Not long after Congress passed the multiyear extension of the federal production tax credit (PTC), U.S. Sen. James Lankford, R-Okla., has introduced an amendment to a Senate energy bill to completely end one of the wind industry’s most essential incentives by the end of 2031, making 2019 the last year a project could qualify for a credit.
Although Congress enacted a gradual phase-down of the PTC, Lankford’s amendment would eliminate the credit at the end of the draw-down period by removing the policy from U.S. tax code altogether.
“As I have said before, I fully support an all-of-the-above energy strategy, including wind and renewable energy,” says Lankford. “But, the taxpayer should not be forced to prop up an industry for decades when the tax credit was originally meant as a short-term jump start. The wind industry is established and prosperous; they no longer need taxpayer-subsidized help. Any state or local government can issue tax credits, but it is time for the federal government to stop these credits.”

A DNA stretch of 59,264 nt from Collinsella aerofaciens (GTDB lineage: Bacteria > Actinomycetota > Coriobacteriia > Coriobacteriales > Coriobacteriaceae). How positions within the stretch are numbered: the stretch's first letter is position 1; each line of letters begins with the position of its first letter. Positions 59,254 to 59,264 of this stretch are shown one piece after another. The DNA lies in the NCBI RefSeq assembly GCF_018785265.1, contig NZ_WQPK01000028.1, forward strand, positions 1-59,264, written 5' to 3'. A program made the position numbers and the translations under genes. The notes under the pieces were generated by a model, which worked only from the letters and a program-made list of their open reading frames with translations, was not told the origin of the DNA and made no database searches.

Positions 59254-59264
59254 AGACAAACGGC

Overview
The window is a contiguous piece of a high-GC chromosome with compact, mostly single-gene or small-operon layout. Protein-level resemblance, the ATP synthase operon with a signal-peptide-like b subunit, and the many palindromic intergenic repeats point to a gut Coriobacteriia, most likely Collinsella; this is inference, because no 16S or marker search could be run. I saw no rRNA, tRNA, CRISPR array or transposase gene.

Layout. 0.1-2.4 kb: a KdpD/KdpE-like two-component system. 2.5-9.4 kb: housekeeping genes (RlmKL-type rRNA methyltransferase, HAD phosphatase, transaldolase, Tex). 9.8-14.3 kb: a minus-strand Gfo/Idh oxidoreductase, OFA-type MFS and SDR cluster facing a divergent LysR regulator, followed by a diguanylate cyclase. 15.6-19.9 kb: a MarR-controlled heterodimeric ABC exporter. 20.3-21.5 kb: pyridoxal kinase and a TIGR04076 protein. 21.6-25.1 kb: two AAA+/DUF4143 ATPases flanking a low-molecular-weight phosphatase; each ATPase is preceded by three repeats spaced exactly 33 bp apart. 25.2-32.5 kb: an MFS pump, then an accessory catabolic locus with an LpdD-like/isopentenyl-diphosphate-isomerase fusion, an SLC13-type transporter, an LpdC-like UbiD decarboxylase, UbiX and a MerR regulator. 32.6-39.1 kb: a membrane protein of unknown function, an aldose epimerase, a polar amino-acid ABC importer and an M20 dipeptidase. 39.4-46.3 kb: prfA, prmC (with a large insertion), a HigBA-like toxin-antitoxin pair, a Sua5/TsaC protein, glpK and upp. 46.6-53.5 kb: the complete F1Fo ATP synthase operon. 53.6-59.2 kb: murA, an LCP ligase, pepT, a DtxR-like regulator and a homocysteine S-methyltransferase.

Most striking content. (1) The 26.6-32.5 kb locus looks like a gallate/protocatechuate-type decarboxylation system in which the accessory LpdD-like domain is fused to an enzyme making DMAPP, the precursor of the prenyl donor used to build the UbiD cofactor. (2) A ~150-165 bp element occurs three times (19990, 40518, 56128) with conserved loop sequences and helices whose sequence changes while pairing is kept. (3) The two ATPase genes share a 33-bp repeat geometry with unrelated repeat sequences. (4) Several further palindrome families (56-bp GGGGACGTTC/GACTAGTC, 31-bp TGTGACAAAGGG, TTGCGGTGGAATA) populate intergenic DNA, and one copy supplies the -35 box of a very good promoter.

Lankford introduced similar legislation as a stand-alone bill in October, before Congress passed the Consolidated Appropriations Act of 2016, which extend the PTC and other lapsed tax credits. His bill, the PTC Elimination Act, would have started the phase-out immediately.
Lankford submitted his new provision as Amendment 3209 to the Energy Policy Modernization Act of 2016. The Senate had been debating the bill and amendments this week; however, progress halted on Thursday when Democrats blocked the legislation from moving forward amid a partisan feud with Republicans over aid funding for the contaminated-water issue in Flint, Mich. This puts the future of the overall energy bill in question, but according to multiple reports, at least some Senate leaders appear determined to reach a compromise.